A federal bankruptcy judge granted permission Wednesday for AmeriBid to auction off Lon Morris College properties.
But whether Jacksonville's rodeo grounds will be included in that sale remains a question for another day.
City officials and officials from the Jacksonville Rodeo Association have expressed confidence the rodeo grounds will revert back to Jacksonville and not be included in the proposed cash auction of LMC's assets. The arena and recreational center was formerly a national guard armory.
But aside from a brief mention that the matter remains unresolved, the topic was not addressed Wednesday in court.
"We will decide what to do if and when someone expresses interest in buying the arena," Hugh Ray III, attorney for Lon Morris College, said after the hearing. "There are two options — either we will agree with the city on this or we will not. If we do, it won't be an issue. The gist of it is, the issue is not decided yet."
The auctions will take place between mid-December and mid-January, officials said. Lon Morris declared bankruptcy in July.
Now that the judge has authorized the auction, agents with AmeriBid said their goal is to get the campus ready to be sold. This will include dividing the campus into its "core" and "non-core" assets.
AmeriBid promotes itself in its literature as the “premier global real estate auction leader.” AmeriBid officials are hoping the sale will appeal to potential buyers such as representatives from state institutions, tech schools or even nursing schools.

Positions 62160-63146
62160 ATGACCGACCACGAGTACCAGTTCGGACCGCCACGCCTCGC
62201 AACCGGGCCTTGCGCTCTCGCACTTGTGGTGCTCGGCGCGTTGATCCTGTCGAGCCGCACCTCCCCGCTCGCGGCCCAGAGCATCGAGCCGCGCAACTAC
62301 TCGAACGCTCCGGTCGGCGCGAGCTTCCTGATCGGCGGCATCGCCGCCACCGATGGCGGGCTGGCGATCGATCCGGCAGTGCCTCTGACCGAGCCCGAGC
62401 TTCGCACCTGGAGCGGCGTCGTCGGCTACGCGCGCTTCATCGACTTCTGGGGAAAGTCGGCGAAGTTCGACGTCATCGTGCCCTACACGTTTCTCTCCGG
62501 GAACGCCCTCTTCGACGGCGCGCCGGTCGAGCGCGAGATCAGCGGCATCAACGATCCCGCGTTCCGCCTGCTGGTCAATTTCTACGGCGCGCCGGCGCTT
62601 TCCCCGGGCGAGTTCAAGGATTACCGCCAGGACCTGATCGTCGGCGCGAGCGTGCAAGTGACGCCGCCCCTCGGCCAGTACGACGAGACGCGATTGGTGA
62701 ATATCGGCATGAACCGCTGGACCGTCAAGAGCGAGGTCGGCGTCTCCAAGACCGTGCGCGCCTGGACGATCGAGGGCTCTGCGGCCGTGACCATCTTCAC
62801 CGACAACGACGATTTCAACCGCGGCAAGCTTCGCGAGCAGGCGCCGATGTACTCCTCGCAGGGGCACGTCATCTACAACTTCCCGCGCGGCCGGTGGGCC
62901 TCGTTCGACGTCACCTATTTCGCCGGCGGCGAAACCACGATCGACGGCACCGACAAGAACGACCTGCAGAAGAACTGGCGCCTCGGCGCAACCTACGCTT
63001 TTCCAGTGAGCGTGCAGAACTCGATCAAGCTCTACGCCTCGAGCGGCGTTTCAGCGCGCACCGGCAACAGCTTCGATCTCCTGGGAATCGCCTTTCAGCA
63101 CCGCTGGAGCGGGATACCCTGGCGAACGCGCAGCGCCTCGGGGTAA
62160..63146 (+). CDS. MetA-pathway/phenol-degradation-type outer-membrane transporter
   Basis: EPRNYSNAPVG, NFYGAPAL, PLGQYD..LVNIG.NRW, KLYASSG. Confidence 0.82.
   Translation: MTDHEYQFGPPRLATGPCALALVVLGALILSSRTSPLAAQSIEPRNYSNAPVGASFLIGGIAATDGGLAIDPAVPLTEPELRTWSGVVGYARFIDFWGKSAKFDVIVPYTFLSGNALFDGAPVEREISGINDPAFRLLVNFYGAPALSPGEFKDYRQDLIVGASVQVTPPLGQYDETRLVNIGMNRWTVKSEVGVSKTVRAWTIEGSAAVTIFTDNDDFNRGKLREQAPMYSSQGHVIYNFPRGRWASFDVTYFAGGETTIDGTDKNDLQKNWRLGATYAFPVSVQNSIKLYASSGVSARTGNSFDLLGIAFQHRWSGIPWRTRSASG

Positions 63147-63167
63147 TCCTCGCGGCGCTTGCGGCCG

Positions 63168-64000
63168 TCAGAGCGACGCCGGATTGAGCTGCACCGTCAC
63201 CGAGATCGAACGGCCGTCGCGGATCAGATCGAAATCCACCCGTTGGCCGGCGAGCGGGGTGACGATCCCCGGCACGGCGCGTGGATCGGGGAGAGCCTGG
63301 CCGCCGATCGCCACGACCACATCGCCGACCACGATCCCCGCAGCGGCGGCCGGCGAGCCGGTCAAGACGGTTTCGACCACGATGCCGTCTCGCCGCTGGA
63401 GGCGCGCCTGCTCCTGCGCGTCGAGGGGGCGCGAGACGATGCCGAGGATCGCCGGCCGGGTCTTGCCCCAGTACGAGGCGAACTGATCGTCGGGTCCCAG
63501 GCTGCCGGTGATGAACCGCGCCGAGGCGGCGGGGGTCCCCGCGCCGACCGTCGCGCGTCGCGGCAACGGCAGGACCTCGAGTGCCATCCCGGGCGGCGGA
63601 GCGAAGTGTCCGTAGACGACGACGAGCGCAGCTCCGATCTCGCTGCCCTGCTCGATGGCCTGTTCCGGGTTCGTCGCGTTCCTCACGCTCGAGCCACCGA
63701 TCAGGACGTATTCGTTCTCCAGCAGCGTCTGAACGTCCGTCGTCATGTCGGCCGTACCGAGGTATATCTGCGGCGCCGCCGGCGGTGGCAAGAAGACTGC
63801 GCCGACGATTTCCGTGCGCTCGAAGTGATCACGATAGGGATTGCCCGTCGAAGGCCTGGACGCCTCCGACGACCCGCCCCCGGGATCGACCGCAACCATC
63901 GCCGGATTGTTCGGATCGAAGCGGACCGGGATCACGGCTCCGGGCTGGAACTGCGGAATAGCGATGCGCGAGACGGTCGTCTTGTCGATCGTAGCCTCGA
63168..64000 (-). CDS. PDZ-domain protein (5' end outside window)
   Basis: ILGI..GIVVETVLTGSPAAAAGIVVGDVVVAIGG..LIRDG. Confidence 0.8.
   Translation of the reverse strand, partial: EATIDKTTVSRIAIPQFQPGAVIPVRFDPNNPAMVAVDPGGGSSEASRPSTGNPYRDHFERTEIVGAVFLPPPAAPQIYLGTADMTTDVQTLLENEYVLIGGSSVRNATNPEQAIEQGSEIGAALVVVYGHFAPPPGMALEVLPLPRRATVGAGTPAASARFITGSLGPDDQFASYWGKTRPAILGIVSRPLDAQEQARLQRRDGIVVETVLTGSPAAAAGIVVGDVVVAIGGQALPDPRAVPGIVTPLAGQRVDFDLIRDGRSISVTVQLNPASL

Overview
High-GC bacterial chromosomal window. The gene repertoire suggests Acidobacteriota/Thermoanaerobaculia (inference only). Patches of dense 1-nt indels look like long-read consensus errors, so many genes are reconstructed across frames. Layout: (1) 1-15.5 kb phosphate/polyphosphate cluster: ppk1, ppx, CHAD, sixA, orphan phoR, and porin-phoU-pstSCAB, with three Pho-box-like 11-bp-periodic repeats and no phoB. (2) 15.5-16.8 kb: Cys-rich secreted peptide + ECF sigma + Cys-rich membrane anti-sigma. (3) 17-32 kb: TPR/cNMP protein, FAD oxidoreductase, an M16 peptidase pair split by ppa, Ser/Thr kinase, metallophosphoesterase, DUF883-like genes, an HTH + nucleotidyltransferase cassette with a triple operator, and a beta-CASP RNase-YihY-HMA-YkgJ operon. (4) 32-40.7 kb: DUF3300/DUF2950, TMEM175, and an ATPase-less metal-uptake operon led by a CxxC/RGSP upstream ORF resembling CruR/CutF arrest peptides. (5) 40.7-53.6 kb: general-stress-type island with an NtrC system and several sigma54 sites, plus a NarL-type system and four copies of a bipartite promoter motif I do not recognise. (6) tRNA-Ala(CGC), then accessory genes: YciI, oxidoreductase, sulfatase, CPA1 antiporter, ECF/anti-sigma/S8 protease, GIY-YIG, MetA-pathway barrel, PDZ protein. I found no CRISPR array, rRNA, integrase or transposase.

"We will sell it as an educational facility," said Brent Wellings, AmeriBid agent. "We are confident we can do that."
Numerous lawyers joined the Wednesday morning hearing of United States Bankruptcy Judge Bill Parker of the Eastern District.
There were seven attorneys in the courtroom and five on the phone. Lon Morris College, the U.S. Trustee's office, the city of Jacksonville, and various other financial institutions all were represented in the room.
Hal Morris, assistant attorney general and managing attorney for the Texas AG’s bankruptcy regulatory section, attended the meeting telephonically.
However, Morris was unable to be reached after the hearing Wednesday to comment on the AG's investigation into $1.3 million missing from an endowment that should have reverted to Sam Houston State University after LMC declared Chapter 11 bankruptcy.
In an email sent Wednesday afternoon, Texas Attorney General spokesman Jerry Strickland spokesman said, "because this case is ongoing, we are unable to provide further information or comment at this time."
The Honorable Bill Parker of the United States Bankruptcy Court Eastern District of Texas gave his stamp of approval Wednesday morning to hire an auctioneer to sell Lon Morris College properties.
The auctions will take place between mid-December and mid-January.